Guardianship is frequently viewed as a last resort, and most state laws require the application of less restrictive alternatives to guardianship to protect vulnerable elderly adults.
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Washington, DC (Vocus/PRWEB) March 09, 2011
The National Academy of Elder Law Attorneys (NAELA) applauds beloved actor Mickey Rooney for testifying last week before the U.S. Senate’s Special Committee on Aging in which he shared his story of emotional and financial abuse at the hands of a relative.
In Mr. Rooney’s heart-wrenching testimony, he described how he felt “helpless” as he and his wife were denied food and medicine, and had their money stolen from them by someone they had entrusted. Sadly, this a common occurrence among the elderly. Physical, emotional and financial abuse of the elderly can happen at the hands of a relative, friend or others responsible for their care.
As we near the one-year anniversary of the signing of the Elder Justice Act as part of the Affordable Care Act of 2010, which provides nearly $800 million dollars from 2011 to 2014 to combat elder abuse, NAELA urges all seniors and their family members to take the proper legal steps to prevent such abuse from occurring, such as thoroughly investigating long-term care facilities and conducting background checks on caregivers.
NAELA President-elect Ed Boyer said, “Guardianship is frequently viewed as a last resort, and most state laws require the application of less restrictive alternatives to guardianship to protect vulnerable elderly adults. However, in cases where family members or trusted friends are the abusers or exploiters of the elderly, guardianship is a fast, efficient way to stop the abuse and exploitation and provides the legal framework necessary to protect the frail elderly from abuse, neglect and exploitation.”
An Elder Law attorney can be an invaluable resource in cases of elder abuse. NAELA’s membership is comprised of attorneys who have dedicated themselves to serve as legal advocates on behalf of seniors and ensure that they have access to quality care. A listing of Elder Law attorneys who are members of NAELA can be found at http://www.NAELA.org.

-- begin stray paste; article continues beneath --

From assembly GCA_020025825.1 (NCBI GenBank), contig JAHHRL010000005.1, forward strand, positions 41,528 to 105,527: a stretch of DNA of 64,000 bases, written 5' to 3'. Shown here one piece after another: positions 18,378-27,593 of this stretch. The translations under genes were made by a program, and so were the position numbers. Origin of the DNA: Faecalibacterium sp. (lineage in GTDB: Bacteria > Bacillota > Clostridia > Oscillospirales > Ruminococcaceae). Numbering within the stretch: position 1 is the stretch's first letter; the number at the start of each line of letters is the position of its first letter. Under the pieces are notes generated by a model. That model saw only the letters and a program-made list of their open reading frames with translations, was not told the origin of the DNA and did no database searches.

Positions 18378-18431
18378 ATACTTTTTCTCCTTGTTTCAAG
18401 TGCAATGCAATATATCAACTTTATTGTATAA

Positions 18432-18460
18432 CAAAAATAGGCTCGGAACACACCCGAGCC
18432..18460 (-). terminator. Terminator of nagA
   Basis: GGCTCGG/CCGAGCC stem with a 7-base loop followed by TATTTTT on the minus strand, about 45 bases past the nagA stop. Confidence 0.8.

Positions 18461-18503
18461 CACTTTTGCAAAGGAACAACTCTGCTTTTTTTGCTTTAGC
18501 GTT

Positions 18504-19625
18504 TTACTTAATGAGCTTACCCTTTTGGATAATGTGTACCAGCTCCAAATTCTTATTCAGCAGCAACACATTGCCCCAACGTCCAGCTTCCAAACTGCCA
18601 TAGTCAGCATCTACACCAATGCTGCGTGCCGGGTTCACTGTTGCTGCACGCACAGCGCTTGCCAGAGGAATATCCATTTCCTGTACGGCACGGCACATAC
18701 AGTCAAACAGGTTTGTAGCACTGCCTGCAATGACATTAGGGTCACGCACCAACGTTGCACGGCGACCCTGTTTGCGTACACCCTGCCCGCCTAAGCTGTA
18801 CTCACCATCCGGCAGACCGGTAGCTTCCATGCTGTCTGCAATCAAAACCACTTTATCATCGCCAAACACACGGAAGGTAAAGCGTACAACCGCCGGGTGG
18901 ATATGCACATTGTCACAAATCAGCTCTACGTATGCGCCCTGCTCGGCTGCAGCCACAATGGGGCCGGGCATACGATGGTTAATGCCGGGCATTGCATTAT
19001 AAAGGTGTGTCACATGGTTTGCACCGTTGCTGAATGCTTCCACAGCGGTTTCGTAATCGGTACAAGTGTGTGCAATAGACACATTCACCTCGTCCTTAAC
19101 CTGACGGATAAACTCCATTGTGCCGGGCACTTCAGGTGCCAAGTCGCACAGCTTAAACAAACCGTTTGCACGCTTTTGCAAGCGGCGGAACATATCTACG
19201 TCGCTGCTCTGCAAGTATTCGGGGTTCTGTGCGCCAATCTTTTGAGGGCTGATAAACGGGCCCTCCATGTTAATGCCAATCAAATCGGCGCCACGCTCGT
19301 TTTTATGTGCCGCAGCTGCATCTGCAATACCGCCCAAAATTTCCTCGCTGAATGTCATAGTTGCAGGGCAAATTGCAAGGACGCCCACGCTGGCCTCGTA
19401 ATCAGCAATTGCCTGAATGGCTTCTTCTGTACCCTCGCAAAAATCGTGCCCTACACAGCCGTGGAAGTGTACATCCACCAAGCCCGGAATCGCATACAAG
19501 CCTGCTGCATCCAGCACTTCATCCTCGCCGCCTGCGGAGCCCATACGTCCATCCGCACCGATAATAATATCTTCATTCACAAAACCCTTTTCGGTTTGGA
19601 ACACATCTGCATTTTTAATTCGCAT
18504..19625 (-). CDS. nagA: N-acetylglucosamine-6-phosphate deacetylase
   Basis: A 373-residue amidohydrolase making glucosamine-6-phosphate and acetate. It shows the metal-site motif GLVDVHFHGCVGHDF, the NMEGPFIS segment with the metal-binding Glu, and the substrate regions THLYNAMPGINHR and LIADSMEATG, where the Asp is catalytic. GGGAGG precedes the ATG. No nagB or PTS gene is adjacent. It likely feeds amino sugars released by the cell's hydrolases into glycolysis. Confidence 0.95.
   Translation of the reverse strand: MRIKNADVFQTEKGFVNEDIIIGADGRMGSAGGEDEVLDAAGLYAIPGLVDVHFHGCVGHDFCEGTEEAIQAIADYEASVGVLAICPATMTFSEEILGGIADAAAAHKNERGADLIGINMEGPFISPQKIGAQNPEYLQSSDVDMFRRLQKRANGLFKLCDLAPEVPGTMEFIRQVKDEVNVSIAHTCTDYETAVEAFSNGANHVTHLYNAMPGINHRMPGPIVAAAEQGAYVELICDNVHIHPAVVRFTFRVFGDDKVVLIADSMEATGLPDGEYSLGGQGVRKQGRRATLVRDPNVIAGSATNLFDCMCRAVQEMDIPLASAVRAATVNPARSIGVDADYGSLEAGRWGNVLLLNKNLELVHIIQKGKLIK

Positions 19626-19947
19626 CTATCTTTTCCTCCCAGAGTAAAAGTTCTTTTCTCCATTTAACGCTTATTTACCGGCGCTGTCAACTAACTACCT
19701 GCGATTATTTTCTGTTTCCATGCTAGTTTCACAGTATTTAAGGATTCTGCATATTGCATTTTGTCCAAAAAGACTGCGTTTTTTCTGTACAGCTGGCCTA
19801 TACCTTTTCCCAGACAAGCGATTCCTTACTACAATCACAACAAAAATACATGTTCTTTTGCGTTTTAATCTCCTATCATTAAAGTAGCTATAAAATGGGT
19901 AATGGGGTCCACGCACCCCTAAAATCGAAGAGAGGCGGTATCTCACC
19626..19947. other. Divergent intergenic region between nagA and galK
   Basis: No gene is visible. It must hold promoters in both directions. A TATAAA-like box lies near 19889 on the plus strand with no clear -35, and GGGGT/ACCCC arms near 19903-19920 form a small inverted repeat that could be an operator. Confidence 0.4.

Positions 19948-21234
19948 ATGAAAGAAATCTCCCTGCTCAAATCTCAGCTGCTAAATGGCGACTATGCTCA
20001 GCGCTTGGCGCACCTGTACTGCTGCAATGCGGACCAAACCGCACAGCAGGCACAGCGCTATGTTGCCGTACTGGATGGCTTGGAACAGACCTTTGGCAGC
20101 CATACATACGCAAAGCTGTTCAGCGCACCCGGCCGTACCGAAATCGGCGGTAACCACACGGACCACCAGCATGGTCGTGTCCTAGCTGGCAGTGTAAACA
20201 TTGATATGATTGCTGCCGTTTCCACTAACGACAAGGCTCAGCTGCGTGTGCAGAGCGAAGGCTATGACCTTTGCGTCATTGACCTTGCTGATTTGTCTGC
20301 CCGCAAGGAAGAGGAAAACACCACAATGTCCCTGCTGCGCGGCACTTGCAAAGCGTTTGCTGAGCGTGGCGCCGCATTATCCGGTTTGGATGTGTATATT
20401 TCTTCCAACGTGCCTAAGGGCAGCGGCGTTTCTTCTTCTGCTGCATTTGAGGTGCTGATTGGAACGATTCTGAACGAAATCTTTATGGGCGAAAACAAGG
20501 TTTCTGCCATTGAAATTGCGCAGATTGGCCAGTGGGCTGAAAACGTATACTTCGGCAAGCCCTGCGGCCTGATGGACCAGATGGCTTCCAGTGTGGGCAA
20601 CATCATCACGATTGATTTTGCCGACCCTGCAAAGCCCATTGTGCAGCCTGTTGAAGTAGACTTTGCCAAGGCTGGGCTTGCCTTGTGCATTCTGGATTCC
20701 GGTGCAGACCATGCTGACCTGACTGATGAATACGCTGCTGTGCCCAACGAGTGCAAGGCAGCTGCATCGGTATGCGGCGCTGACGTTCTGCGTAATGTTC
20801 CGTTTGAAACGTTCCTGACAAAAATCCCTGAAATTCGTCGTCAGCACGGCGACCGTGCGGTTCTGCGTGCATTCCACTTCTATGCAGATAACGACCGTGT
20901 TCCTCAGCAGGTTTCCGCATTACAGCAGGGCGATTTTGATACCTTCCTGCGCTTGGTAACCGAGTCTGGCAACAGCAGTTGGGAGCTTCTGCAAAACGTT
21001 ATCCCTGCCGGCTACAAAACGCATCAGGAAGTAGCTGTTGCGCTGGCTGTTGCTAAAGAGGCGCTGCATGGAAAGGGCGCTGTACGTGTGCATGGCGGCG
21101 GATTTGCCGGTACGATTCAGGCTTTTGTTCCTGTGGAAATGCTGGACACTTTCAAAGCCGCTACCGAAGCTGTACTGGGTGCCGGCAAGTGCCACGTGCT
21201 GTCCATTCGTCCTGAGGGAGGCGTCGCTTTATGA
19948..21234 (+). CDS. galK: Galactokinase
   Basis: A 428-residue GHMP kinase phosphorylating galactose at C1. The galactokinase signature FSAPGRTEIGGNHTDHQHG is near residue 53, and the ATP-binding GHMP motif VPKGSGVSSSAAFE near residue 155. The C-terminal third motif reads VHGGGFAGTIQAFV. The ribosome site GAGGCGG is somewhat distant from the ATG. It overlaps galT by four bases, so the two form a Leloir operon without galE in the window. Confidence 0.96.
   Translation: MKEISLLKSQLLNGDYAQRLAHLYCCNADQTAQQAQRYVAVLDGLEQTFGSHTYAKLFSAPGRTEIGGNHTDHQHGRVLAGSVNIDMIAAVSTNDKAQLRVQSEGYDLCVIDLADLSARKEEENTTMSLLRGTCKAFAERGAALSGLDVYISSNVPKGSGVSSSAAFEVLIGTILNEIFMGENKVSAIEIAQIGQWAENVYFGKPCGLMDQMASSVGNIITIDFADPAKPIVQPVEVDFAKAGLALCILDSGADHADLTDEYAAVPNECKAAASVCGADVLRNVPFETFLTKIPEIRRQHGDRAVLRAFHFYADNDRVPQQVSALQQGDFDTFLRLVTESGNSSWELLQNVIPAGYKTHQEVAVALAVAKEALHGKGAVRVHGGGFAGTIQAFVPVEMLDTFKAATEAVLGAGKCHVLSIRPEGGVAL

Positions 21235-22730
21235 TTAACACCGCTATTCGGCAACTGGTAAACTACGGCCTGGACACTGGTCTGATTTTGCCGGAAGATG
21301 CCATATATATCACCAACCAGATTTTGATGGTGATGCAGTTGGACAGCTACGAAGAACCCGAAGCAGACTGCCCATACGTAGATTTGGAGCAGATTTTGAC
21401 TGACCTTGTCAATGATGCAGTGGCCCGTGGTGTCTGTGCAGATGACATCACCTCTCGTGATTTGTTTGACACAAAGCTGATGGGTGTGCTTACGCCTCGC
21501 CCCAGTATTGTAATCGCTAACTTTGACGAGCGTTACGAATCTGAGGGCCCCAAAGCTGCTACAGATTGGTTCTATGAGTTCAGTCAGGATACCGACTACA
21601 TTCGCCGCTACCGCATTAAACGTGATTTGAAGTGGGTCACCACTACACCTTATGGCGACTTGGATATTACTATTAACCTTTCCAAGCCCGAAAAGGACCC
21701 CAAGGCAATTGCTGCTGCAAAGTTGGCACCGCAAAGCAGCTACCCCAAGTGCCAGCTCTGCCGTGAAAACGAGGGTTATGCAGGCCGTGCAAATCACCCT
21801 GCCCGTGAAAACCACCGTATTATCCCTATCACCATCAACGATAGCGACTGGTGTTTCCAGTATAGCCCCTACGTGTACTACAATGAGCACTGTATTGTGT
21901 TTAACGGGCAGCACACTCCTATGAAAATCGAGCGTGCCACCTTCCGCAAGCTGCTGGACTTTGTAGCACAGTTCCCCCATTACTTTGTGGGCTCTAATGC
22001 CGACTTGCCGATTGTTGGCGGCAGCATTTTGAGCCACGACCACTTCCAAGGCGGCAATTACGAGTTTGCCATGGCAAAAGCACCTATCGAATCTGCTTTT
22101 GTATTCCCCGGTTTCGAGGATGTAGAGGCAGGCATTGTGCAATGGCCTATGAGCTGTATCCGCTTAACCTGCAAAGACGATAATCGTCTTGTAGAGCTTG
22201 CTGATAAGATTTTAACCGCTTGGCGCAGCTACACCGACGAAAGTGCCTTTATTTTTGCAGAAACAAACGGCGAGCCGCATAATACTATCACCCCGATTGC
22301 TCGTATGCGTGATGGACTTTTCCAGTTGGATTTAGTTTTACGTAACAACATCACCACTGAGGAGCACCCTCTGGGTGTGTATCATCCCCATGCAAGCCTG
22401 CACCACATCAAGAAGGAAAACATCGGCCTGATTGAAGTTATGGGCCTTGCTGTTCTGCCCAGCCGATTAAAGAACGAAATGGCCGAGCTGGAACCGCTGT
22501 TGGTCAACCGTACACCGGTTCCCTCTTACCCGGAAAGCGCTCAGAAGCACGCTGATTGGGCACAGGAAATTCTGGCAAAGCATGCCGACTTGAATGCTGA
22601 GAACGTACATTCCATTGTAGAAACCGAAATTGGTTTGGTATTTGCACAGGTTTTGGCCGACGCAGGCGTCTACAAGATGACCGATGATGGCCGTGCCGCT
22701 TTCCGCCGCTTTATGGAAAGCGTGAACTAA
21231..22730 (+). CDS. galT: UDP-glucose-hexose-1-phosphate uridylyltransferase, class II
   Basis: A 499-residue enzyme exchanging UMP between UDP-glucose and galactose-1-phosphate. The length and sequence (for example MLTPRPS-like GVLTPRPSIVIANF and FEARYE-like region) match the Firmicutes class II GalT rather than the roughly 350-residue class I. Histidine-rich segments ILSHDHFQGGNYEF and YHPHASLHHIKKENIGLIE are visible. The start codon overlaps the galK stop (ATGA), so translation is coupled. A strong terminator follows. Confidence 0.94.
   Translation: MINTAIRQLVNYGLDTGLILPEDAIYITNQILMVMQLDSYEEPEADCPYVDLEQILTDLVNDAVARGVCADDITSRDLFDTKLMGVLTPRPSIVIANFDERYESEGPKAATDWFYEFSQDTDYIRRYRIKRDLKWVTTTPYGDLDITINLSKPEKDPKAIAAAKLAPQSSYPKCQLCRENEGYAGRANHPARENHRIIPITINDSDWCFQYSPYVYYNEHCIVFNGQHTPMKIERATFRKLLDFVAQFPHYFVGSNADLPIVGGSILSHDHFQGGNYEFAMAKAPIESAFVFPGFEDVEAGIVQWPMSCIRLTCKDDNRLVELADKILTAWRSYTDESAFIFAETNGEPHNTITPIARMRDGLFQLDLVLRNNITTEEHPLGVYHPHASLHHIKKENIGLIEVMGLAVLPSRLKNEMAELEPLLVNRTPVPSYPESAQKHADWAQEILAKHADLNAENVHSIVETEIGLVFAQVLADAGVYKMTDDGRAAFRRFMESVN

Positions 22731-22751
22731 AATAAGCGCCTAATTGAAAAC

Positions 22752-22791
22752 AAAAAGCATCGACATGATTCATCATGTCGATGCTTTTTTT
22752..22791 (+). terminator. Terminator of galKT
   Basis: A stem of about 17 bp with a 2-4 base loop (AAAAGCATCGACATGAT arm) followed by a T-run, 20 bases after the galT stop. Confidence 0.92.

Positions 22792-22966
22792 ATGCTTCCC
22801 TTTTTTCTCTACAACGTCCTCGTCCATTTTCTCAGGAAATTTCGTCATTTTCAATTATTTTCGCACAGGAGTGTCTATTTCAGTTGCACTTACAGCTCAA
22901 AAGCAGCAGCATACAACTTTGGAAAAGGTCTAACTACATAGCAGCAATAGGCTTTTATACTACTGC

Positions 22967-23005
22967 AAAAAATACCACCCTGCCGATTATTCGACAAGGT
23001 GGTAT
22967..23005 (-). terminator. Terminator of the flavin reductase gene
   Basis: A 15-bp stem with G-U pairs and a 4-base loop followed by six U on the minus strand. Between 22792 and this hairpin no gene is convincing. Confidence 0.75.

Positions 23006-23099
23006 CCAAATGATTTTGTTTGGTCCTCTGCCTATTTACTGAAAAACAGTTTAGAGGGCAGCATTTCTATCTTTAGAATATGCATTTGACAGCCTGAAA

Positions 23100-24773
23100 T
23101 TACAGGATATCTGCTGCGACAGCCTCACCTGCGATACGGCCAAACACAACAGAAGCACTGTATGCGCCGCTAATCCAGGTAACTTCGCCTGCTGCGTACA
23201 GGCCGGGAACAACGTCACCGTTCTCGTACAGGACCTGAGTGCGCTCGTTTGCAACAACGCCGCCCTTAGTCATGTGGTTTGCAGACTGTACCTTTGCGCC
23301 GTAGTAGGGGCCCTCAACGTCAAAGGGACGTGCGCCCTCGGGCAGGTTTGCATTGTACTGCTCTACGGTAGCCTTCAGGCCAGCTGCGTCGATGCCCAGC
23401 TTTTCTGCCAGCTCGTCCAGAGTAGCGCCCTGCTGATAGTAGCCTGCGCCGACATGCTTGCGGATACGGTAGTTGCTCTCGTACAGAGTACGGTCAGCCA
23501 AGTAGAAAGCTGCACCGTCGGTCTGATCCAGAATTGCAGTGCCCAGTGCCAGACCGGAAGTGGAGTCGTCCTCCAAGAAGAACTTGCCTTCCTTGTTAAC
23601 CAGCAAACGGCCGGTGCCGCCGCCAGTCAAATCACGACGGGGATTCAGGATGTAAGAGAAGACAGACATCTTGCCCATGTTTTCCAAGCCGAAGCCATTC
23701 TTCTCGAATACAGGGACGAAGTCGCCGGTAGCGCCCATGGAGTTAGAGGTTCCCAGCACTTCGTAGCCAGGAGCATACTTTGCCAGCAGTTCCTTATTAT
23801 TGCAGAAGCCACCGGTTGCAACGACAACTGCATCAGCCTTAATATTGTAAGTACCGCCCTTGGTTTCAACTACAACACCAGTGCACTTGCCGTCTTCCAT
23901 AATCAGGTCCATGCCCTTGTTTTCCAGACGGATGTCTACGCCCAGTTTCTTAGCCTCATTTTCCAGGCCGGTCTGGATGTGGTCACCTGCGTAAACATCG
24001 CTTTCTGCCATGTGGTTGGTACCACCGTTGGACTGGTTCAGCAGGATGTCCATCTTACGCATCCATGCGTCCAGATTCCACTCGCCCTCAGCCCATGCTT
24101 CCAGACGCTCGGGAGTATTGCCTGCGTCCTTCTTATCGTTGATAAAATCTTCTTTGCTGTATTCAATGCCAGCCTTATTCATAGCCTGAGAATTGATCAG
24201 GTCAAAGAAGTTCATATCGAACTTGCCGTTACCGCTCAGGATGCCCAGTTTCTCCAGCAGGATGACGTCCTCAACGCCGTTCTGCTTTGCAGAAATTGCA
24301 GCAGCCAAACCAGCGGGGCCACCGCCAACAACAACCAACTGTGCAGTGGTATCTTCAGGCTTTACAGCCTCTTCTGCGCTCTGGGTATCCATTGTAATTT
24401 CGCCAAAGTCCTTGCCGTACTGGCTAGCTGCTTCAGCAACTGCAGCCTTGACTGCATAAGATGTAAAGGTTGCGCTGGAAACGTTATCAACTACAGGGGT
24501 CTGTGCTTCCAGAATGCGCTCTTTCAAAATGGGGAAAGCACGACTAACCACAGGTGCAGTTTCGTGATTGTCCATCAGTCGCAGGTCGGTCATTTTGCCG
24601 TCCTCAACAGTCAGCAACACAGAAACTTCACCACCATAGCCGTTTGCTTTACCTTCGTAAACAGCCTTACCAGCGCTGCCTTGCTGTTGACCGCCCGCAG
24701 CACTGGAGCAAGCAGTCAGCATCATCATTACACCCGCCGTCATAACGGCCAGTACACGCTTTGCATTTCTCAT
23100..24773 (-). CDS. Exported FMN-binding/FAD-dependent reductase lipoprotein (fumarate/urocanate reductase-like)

Established in 1987, the National Academy of Elder Law Attorneys (NAELA) is a non‐profit association that assists lawyers, bar organizations, and others. Members of NAELA are attorneys who are experienced and trained in working with the legal problems of aging Americans and individuals of all ages with disabilities. The mission of the National Academy of Elder Law Attorneys is to establish NAELA members as the premier providers of legal advocacy, guidance, and services to enhance the lives of people with special needs and people as they age. NAELA currently has more than 4,000 members across the United States. For more information, visit http://www.NAELA.org.
ABOUT ELDER AND SPECIAL NEEDS LAW
Elder and Special Needs Law is a specialized area of law that involves representing, counseling and assisting seniors, people with disabilities and their families in connection with a variety of legal issues, with a primary emphasis on promoting the highest quality of life for individuals. Typically, Elder and Special Needs Law address the convergence of legal needs with the social, psychological, medical, and financial needs of individuals. The Elder and Special Needs Law practitioner handles estate planning and counsels clients about planning for incapacity with health care decision making documents. The attorney also assists clients in planning for possible long‐term care needs, including at‐home care, assisted living or nursing home care. Locating the appropriate type of care, coordinating public and private resources to finance the cost of care, settling up special needs trusts, and working to ensure the client's right to quality care are all part of the Elder and Special Needs Law practice.
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